Tessa, The Last Poem

We’re still lollopping in the dark
holding a gas lamp. Maybe we’d gone
too far? So is it cowardly to then
turn back?

Too late you said. But I had whiffed
something unworldly, in this world of
poetry. It all depends, you said,
not wanting to be offensive.

God never meant poetry to be this
loopy thing, I said. But you had
cozied up to this task so well,
so you might as well.

I gave a little whimper. Not like
Mary Oliver, not like praise for
all things wise and good, yet
following nature’s counsel.

Wild nature, you said. Primitive
as knives you’d use for cutting
grass or pruning a Japanese bonsai
in a made-made paradise.

When’ll our last poem be, I’d asked.
When there’re no birds left, you’d said,
walking the way of Wallace through
forest to see birds of paradise.


Day 30

“Write a last chance poem. The poem could be about having a final chance at something, whether it’s writing a poem, saying goodbye, or singing a song. Or it could be about a famous last chance that’s already occurred. Whatever strikes your fancy, this truly is our last chance for November 2016.”

It’s December, folks! I had just completed the PAD Chapbook Challenge. Just short of one poem, which I’ll get to soon enough I guess. When I do such daily poem challenges, the last poem always feels like a hurrah. I’ve done this kind of challenge often enough to feel almost like breezing through the experience. I’m just reporting how it feels like for me now. I’ve also thought often enough about when my last poem will be. When I’ve run out of things to say? But there’re always things enough to say, or to say the same thing in myriad ways. It’s like reinventing yourself almost. If you’ve done this kind of thing, you perhaps share the same feeling as me. If you don’t do this kind of thing then what I’m saying would probably mean not much.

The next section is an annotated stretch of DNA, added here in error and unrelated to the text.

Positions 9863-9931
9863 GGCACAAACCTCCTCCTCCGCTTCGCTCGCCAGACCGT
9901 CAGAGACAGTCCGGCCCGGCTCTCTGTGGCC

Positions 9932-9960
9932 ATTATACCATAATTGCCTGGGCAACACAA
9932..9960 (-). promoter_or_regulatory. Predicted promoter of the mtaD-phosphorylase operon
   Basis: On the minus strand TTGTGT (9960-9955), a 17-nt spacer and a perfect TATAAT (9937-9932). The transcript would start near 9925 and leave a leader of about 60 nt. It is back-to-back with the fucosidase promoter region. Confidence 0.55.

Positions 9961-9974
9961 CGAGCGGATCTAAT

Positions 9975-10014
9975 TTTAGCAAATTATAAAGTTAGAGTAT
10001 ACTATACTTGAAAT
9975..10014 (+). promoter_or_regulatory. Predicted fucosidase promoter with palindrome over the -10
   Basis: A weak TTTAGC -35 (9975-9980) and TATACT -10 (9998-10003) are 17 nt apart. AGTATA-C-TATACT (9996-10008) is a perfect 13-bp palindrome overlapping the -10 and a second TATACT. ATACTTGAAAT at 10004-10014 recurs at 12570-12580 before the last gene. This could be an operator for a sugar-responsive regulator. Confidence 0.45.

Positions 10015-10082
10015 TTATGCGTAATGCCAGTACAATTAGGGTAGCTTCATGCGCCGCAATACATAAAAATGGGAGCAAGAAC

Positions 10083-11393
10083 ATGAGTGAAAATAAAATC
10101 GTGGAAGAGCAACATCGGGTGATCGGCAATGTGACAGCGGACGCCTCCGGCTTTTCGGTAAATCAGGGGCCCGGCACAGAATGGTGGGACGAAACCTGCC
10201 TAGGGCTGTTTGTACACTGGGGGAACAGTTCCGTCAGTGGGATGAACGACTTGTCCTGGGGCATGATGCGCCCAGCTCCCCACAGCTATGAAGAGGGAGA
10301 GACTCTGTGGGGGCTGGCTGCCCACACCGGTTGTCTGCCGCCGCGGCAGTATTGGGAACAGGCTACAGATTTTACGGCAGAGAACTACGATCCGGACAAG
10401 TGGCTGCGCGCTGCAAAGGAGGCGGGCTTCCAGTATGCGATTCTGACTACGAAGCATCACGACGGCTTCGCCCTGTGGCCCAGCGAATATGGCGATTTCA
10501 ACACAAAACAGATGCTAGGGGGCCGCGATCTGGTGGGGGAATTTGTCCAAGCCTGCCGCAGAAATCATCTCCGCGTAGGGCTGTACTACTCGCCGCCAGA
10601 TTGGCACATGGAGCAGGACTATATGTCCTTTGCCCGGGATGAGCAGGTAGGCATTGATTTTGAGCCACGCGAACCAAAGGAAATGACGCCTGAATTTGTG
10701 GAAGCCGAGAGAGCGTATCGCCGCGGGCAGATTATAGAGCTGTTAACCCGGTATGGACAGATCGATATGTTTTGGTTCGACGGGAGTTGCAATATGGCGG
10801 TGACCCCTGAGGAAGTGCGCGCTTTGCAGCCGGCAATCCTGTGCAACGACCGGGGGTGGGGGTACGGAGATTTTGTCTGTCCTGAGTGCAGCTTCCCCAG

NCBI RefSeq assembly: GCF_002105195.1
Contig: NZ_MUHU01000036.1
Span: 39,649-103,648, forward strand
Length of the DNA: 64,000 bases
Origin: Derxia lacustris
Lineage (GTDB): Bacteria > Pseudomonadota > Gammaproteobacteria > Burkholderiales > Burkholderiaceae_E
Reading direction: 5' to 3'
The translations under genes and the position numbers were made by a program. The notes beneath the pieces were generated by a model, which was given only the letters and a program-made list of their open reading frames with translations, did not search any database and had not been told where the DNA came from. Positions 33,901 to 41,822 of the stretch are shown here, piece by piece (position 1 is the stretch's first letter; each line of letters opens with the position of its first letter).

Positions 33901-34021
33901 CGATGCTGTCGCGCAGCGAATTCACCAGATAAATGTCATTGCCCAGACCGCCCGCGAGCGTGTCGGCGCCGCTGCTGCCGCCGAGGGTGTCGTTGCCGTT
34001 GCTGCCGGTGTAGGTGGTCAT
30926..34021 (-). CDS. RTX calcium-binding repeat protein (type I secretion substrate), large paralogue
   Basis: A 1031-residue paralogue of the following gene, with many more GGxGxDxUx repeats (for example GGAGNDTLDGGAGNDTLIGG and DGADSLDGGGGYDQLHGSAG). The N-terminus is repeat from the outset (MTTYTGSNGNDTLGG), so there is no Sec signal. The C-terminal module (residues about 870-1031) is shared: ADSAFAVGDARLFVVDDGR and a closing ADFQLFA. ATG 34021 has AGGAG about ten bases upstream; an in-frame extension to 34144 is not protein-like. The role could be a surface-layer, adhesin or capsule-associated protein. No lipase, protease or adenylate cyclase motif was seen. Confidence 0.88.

You probably have another kind of schtick. Like dance, for instance. Dance isn’t my schtick since my hamstrings are too tight for doing it well, and my body’s too heavy. But I do it still anyway, for the fun of it. I get joy out of it. The line divides one who does an activity as an amateur and one who does it to practice a kind of professional competence. On this kind of scale then you may think you’re a failure. I don’t think of it as failure. I don’t think of anything as a failure if it’s something you do that makes you happy.

At the end of the day, we’re all in a quest for something. Like Alfred Wallace. He’s a British naturalist who founded the Wallace Line. It’s the line which separates the Indonesian archipelago into two distinct parts: a western portion in which the animals are largely of Asian origin, and an eastern portion where the fauna reflect Australasia. So hopefully your exploratory quest will lead you to create a thing of value, or even things of value. Wallace also came up with the idea of evolution but Darwin kind of robbed him of the glory of his epiphany. Shit happens. So if you’re a practicing poet with no financial reward for your work, think of Wallace who was poor and struggling with no regular income for much of his life.

Onward! 2017, here we come. The prompt? What’s your quest?




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